Why taking time off is good for work
When I left Chicago Thursday morning for a family reunion, I rode a semi-crowded Megabus, thinking of the work I was leaving behind. I sent emails to editors as I listened to Pop Culture Happy Hour and other NPR podcasts. I had a moment to think about my future and my family while staring out the window at lush forests and farms alongside the freeway.
Upon my arrival, I was welcomed by tight, loving hugs from my grandparents, my first cousin, and my mother. I missed my family, and their embrasses were physical reminders of how much they missed me. The next day, we headed to Pennsylvania for a family reunion for a couple of days and drove back to Detroit.
As I sit here typing this, still in my hometown Detroit before I leave for Chicago tomorrow morning, I’ve come to realize how important it is to take time off for yourself.
I finished my studies at Columbia College nearly two years ago, so the seasons are no longer broken up by spring, winter and summer breaks. And usually conversations about work-life balance center around working mothers, not recent grads still trying to figure out which way is up.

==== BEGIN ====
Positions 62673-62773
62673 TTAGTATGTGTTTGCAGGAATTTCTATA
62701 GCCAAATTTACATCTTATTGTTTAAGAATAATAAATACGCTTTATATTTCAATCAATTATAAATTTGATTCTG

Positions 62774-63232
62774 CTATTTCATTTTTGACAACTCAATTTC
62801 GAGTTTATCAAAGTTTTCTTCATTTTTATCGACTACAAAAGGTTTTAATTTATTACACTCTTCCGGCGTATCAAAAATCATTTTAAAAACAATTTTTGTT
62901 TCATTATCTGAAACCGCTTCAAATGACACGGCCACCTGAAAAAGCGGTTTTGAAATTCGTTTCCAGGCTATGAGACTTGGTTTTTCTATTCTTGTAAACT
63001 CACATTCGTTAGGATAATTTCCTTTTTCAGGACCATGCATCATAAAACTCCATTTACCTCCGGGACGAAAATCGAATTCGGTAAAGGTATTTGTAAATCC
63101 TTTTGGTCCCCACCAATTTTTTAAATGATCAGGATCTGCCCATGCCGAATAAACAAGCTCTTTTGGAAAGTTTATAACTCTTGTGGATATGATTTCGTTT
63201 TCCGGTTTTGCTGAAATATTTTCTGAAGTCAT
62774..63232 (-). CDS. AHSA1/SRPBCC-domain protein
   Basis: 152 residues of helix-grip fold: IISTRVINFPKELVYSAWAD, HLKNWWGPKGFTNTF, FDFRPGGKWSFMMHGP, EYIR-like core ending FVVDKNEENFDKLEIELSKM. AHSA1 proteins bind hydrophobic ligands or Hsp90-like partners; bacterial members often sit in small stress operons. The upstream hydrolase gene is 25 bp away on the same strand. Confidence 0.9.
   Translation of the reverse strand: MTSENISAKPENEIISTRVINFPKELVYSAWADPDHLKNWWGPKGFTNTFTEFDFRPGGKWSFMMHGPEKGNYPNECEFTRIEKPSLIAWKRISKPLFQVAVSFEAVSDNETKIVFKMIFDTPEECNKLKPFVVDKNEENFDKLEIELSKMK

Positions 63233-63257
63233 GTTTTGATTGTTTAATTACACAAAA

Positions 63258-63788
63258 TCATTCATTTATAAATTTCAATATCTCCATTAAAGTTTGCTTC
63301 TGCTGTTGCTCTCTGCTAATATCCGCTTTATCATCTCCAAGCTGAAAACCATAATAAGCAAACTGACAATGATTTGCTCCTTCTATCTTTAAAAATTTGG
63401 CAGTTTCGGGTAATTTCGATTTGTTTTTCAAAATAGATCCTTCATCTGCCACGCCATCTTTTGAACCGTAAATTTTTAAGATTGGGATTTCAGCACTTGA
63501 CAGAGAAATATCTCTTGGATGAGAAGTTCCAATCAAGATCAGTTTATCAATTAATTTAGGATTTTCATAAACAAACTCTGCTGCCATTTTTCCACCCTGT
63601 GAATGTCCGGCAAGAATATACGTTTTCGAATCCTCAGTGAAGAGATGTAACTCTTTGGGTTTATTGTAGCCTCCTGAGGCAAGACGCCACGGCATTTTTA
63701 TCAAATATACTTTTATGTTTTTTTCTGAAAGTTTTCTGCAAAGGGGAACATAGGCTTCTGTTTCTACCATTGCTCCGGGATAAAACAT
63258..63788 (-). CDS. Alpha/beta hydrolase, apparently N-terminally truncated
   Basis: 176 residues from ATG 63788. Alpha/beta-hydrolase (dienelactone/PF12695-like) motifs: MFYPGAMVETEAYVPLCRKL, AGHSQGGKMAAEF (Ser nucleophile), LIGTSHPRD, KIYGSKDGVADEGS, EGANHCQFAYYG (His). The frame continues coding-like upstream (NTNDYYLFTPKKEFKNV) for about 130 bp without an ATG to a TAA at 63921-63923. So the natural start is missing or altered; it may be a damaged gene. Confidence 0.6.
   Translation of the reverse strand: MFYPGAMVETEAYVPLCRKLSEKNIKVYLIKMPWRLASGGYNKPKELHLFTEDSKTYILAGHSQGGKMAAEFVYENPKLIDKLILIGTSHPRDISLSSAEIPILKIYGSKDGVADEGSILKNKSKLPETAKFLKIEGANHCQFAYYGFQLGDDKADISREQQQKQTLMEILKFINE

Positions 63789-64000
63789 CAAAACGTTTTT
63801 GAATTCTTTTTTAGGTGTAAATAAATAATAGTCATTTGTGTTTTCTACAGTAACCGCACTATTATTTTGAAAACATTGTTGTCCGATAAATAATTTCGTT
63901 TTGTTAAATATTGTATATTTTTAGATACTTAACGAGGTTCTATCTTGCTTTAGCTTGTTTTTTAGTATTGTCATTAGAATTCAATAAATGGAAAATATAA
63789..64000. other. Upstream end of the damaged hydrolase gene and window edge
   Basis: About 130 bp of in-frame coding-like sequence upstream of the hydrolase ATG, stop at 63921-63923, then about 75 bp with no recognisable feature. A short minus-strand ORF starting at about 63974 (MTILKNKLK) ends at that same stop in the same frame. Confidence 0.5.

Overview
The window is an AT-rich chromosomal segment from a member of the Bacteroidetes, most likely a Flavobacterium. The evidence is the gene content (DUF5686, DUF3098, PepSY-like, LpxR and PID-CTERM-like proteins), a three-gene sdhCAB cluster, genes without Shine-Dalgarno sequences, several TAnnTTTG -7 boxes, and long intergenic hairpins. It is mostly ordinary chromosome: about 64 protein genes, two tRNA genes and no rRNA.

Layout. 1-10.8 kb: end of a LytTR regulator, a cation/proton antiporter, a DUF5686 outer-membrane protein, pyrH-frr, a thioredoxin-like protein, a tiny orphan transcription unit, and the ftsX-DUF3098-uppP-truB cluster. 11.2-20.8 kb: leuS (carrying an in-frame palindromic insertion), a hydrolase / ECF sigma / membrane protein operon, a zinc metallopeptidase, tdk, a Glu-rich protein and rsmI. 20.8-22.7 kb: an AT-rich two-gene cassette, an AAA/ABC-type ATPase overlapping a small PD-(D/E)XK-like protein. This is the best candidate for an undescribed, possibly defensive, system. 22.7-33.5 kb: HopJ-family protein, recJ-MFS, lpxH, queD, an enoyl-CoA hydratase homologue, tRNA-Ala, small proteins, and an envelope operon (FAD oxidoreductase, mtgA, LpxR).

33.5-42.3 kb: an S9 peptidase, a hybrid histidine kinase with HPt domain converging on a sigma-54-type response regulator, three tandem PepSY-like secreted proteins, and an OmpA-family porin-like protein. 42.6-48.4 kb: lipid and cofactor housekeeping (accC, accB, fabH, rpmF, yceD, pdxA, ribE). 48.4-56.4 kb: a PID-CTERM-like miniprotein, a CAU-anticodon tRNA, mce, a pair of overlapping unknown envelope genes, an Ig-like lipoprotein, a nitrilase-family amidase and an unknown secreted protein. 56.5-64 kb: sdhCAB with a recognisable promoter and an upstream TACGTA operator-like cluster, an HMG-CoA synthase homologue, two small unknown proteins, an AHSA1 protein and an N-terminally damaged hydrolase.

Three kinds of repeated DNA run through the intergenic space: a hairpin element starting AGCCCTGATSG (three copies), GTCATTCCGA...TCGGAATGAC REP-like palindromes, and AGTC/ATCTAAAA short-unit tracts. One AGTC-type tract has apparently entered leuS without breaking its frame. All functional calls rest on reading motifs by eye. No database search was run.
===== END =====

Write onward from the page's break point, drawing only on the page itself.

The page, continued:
Growing up, my mom and I didn’t take vacations. For us, taking time off was out of reach. I get my work ethic from my family, but I’m just now—slowly—learning how to set aside time and funds to take small bits of time off.
As a freelancer, it’s tough to take time for yourself. If you don’t work, you don’t eat; therefore, it’s easy to get caught in a work-a-holic trap. And it doesn’t help that I love my work to the point where it doesn’t feel like work most of the time.
To help ease the pain of feeling like I’d be losing valuable time, I took the necessary provisions—reporters notebooks, my digital reporter and a laptop—just in case one of my editors had a question I could answer quickly before heading the reunion. I sent out some feature pitches before I left. But most importantly, I didn’t incessantly check my email during the trip. Remaining present is key.
I came back saddened to leave my family but refreshed enough to press on with my work. That time for refreshment, that renewal will make you more alert and present upon your return.
Give yourself space to not work, so that when you return to doing what you love, it’ll feel less like work.
Tell me where your favorite places to unplug are in the comments or email me at firstname.lastname@example.org